STF via Getty Images
NurPhoto via Getty Images
"She found in Panditji the companionship and equality of spirit and intellect that she craved."
Jorge Silva / Reuters
Grey areas concerning the scope of the President’s powers persist.
TOI, BCCL, MUMBAI
Saffronising education again?
Adnan Abidi / Reuters
Patel succeeded in challenging Nehru over the post of President.
Reuters Photographer / Reuters
Of course, this would require repealing Indira Gandhi's Emergency-era travesty, and giving our President real power.
Danish Siddiqui / Reuters
The Mumbai property's market value is a cool $400 million.
Anindito Mukherjee / Reuters
Bhakti in politics rarely ends well.
There couldn't have been a more apt time for a book like An Era of Darkness to be written. Just as judges look at past precedents to arrive at a conclusion on a present case, we needed a book that tel...
Hindustan Times via Getty Images
As we were getting ready to leave our lecture-hall in Manchester University, the secretary of our course announced that exiting on to Oxford Street would be difficult as a “huge” demonstration was imminent. My friend and course-mate, a senior police officer from India, enquired how big the demonstration was likely to be and guffawed when informed that between 50 to a 100 people were expected to gather. “Is that a demonstration?” he asked, “that is the average gathering at a bus stop in Delhi every day!”
ullstein bild via Getty Images
An exponent of Kathak, Kathakali and Bharatanatyam, Tara Balgopal has had a stamp released in her honour.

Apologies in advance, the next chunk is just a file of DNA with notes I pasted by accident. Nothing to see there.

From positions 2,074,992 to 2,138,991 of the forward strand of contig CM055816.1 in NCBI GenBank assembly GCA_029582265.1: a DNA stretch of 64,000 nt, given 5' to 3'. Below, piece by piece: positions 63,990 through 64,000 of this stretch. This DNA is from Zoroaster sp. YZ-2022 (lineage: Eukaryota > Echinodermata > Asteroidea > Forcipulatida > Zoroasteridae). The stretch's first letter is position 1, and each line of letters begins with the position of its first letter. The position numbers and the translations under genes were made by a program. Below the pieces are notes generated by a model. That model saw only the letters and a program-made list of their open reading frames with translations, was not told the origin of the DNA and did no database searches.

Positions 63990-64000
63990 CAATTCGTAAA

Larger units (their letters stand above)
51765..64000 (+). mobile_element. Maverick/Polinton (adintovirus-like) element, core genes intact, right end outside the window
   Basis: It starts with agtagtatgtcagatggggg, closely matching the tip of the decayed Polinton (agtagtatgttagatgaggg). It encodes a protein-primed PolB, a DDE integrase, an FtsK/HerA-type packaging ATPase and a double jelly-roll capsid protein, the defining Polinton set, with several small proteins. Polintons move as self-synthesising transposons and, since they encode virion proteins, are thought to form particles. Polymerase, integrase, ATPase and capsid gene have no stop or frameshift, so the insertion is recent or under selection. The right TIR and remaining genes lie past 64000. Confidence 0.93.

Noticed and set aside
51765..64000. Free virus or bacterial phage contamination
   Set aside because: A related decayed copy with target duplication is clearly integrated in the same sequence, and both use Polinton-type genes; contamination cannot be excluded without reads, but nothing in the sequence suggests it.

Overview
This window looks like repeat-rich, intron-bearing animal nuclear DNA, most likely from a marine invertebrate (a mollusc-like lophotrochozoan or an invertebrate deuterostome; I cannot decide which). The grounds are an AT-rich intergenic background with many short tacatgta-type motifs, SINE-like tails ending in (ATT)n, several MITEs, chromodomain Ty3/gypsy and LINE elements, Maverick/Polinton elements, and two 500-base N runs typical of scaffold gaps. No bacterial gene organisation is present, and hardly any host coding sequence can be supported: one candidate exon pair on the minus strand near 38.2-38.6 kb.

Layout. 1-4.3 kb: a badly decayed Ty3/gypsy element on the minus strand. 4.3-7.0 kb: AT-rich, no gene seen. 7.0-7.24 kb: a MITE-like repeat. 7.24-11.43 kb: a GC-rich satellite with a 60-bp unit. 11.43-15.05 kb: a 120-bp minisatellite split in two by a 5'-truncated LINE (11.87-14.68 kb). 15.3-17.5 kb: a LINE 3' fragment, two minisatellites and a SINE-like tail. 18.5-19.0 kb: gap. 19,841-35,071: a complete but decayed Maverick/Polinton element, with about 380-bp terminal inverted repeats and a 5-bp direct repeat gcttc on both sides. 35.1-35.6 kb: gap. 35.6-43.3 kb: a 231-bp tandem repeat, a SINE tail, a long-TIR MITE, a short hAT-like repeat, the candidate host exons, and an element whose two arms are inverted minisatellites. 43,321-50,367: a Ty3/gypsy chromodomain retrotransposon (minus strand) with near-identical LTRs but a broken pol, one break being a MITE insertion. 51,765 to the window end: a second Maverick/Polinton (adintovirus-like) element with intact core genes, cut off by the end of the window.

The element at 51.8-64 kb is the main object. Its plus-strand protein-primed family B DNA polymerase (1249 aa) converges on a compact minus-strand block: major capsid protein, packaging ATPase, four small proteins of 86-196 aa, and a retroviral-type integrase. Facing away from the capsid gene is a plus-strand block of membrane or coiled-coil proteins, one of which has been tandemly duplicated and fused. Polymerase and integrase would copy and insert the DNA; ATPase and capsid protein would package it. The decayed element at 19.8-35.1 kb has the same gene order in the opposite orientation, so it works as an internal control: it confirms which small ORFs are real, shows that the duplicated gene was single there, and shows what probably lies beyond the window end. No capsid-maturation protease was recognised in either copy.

Danish Ismail / Reuters
All those who expect the government to move faster on reforms after GST need to have a little bit of patience. There is a balance which needs to be maintained between “popularity” and “good administration” and that is not always easy.
Danish Siddiqui / Reuters
The re-emergence of violence in Kashmir shows once again the frailties of the Indian union. The truth is that forcing diverse people into a union, in the guise of “unity in diversity”, doesn't work. What would work is to give them freedom of self-rule with an ironclad agreement -- Nehru's "binding cement" -- of a strong federal government.
Raghuram Rajan's exit from the RBI demonstrates the rot in India's bureaucracy. Far from being merit-based, it is seriously politicized. Bureaucrats have become sycophants. Self-respecting independent thinkers have no place in India's system. Even the most capable survive or thrive only through their handling of political masters. The quality of their work stands for very little. It is no fault of the bureaucrats. The problem is systemic. It starts from the top.